For more fun physical indoor play ideas, look at these links: indoor gross motor activities and ways to keep kids active indoors. 

Practice ways to ease feelings of stress and build self-awareness.  The recent events regarding COVID-19 have added feelings of stress and uncertainty to all of our lives, and impact our children as well. Practicing healthy and safe methods to relieve stress together can benefit the emotional, cognitive, and physical well-being of your entire family. Activities such as animal pose yoga can be done along with your children.  For instance, standing on one leg can become “flamingo”.  Try counting together and holding the pose for 10 sections.  This is a short kid-friendly video about yoga poses: or check out more kid-friendly poses at Kids Yoga Stories or Preschool Inspirations. Mindfulness practice can also support self-awareness and provide structured breaks for people of all ages.  Mindfulschools.org is offering free online mindfulness videos (live and on-demand) to support guided practice. 

The Pacific Science Center: They have launched "Curiosity at Home", to engage kids who are home. Curiosity doesn't stop and now you can participate in live science experiments and create your own experiments by following their videos. For more science at home activities check out their website by clicking here.

Virtual Art Therapy: Occupational Therapist Loren, shares how you can have fun and build skills with this art activity.

Tree Art For more information on the art activity click here.

Speech/Feeding Therapy Websites and Resources

Beginning with Babble: Beginning with Babble is a free app, available for Android or iPhone, that parents of children age 0-5 can download to receive daily tips on helping their child develop language.  

Hanen Center Parent Tips: The Hanen Center has a website with tips for parents of children who communicate without words, children who have just started talking, and children who talk in sentences. 

Speech sound worksheets: For children who are working on specific speech sounds in therapy, a large collection of words are available here. 

Advanced language goals: For children working on more advanced language skills, check out some learning websites, such as Khan Academy, Starfall, and Time for Kids.

Mealtime Madness: To help avoid meltdowns at mealtime, create a schedule as a visual reference for both parents and children. This helps increase predictability while decreasing fear of the unknown. Increase participation and responsibility of your children at mealtime by encouraging them to be involved in mealtime preparation, exploring and discovering new foods, as well as cleaning up the foods after the meal. Limiting distractions, such as screens at the table, helps to promote socialization and avoids poor mealtime habits, such as overeating. For more information on how to promote healthy mealtime behaviors, see the full handout from The American Occupational Therapy Association.

Reading with Your Child: In this document Children's Therapy gives you specific book recommendations to promote your child's language and literacy to elementary. For more information click here.

 It’s More than the Words on the Page!  Kristina and Amy are speech-language pathologists here at Children's Therapy. In this video they show you techniques for getting the most out of reading to your child. Their reading tips will help improve language development, from infant to later elementary ages.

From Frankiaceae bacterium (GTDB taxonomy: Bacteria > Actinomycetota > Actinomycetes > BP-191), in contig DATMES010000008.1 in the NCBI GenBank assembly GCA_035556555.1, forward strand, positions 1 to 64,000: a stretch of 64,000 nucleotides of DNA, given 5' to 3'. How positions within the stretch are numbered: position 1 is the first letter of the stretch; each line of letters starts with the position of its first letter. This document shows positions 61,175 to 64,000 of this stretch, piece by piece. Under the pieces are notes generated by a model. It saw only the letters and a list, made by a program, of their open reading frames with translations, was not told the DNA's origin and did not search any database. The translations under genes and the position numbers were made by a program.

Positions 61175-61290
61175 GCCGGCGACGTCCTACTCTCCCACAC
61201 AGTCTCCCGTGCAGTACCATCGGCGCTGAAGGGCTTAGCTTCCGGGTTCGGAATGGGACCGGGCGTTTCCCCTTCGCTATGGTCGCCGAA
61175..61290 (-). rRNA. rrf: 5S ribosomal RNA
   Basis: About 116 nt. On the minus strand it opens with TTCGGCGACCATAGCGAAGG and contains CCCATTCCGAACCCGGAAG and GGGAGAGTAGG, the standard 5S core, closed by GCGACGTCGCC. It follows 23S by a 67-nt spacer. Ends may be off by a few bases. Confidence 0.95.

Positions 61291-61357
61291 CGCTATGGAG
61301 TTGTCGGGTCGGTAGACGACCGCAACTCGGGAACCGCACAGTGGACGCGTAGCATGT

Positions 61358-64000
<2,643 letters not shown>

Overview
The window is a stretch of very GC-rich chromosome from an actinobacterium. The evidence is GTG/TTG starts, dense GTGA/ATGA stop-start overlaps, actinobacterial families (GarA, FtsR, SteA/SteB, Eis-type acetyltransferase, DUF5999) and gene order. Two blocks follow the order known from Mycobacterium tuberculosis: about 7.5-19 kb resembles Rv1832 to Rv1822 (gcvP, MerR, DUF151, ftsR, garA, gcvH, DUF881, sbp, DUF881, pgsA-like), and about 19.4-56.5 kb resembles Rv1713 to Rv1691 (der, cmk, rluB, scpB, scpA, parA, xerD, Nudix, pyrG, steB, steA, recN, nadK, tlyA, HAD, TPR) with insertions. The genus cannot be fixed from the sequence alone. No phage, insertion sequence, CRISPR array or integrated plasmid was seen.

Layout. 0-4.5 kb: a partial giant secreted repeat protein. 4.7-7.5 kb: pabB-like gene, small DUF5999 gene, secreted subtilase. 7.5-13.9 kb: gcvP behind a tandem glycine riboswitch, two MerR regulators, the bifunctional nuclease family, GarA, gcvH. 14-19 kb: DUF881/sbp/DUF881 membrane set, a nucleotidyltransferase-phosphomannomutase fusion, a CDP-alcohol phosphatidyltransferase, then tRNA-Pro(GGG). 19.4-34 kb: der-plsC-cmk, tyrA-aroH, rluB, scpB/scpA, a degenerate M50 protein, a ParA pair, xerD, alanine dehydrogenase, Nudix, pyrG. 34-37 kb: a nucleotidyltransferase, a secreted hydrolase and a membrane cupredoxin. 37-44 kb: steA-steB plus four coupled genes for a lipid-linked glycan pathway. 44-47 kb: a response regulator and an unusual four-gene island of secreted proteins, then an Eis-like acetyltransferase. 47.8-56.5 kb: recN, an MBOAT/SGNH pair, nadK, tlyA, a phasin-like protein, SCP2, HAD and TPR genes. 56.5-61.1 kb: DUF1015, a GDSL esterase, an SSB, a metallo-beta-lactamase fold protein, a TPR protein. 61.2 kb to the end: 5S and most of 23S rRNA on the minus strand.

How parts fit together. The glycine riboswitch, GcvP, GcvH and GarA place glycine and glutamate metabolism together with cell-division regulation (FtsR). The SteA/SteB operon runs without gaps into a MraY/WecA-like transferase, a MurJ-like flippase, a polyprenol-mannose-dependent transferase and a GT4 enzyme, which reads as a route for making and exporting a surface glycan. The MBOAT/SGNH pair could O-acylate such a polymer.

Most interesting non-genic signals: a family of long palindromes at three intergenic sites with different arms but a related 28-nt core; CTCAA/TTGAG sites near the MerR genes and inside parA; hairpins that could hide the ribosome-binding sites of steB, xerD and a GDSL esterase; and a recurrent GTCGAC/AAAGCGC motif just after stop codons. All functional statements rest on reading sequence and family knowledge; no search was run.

Reading with your Child For more information  click this link!

Does Language Development Through Masking: Children's Therapy has strategies to help continue your child's early speech/language development. For more information click here.

 

Occupational Therapy Websites and Resources

OT Plan: The OT Plan is a website full of developmental activities, parent resources, and therapy related products available to support your child at home! It provides a simple search engine feature that helps parents find OT activity ideas organized by specific developmental skills and/or by the materials available in your home! 

The Best Ideas For Kids: An online community resource for sharing fun developmental activities while at home. Plenty of ideas for craft projects to work on fine motor skills, kid-friendly cooking recipes self-care independence, and information for parents about favorite tools like apps and educational resources. Visit and explore here. 

The OT Toolbox: Find resources, tools, ideas, and activities geared toward the healthy development of kids; from functioning self-care skills like dressing or potty-training, fine motor skills and handwriting, sensory processing, and executive processing skills like attention and self-regulation. Based on function and occupation-centered activities, the ideas shared on this site promote the underlying skills needed for action and performance in kids. Visit and explore here. 

Busy Toddler: This website has many ideas on different play activities for all ages. If you want to play inside or outside there are lists of activities you can do! Click here for more information!  

Cotton Ball Soccer: Pediatric occupational therapist Alexa Anderson and her boys demonstrate an indoor cotton ball soccer game that builds skills and is a calming activity.

    To try it at home check out the YouTube video!

Physical Therapy Websites and Resources

Keep kids moving indoors:  Try some of these ideas to keep your kids active while out of school, or check out some active videos here. 

 

Recursos en español

¡Ideas para practicar movimientos gruesos y quemar un poco de energía! Sabemos que ahorita los niños están pasando mucho tiempo en casa, y tal vez extrañen su tiempo de recreo.  En estos sitios web, pueden encontrar bastantes ideas para que se mantengan activos y practiquen habilidades como brincar, balance y planeación motriz.  5 actividades para mejorar la motricidad gruesa , actividades de movimiento para ninos con energia , 10 formas de trabjar la motricidad gruesa en los ninos 

Actividades para practicar la lectura y el vocabulario: Visita este sitio web con ideas para apoyar el desarrollo de habilidades de lectura y vocabulario de tu niño/niña, tanto en español como en inglés y para recibir información de como criar un niño/niña bilingüe.

Apoyo para un menor con autismo: Visita estos sitios web con ideas para apoyar un niño/niña con autismo y para conectarte con otros padres de familia que están pasando por experiencias similares: Autismo Diario y la Sociedad de Autismo.